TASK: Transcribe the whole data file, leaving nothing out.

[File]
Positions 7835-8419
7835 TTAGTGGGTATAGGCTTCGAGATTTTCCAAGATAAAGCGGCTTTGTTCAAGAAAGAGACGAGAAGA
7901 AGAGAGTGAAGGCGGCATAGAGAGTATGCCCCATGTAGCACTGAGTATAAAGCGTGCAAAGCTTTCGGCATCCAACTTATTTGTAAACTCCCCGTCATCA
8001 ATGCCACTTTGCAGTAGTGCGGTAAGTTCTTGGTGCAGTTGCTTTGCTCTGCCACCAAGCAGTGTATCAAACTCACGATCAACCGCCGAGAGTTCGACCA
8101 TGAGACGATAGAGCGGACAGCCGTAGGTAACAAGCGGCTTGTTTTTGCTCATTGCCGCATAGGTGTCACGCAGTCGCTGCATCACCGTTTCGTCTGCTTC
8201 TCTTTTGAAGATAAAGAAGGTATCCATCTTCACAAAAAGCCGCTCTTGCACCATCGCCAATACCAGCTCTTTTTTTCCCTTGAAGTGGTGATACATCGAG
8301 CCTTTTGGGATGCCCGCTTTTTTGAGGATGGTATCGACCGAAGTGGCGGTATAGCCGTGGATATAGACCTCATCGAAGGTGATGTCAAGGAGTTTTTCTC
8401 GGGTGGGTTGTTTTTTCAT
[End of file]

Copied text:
Positions 7835-8419
7835 TTAGTGGGTATAGGCTTCGAGATTTTCCAAGATAAAGCGGCTTTGTTCAAGAAAGAGACGAGAAGA
7901 AGAGAGTGAAGGCGGCATAGAGAGTATGCCCCATGTAGCACTGAGTATAAAGCGTGCAAAGCTTTCGGCATCCAACTTATTTGTAAACTCCCCGTCATCA
8001 ATGCCACTTTGCAGTAGTGCGGTAAGTTCTTGGTGCAGTTGCTTTGCTCTGCCACCAAGCAGTGTATCAAACTCACGATCAACCGCCGAGAGTTCGACCA
8101 TGAGACGATAGAGCGGACAGCCGTAGGTAACAAGCGGCTTGTTTTTGCTCATTGCCGCATAGGTGTCACGCAGTCGCTGCATCACCGTTTCGTCTGCTTC
8201 TCTTTTGAAGATAAAGAAGGTATCCATCTTCACAAAAAGCCGCTCTTGCACCATCGCCAATACCAGCTCTTTTTTTCCCTTGAAGTGGTGATACATCGAG
8301 CCTTTTGGGATGCCCGCTTTTTTGAGGATGGTATCGACCGAAGTGGCGGTATAGCCGTGGATATAGACCTCATCGAAGGTGATGTCAAGGAGTTTTTCTC
8401 GGGTGGGTTGTTTTTTCAT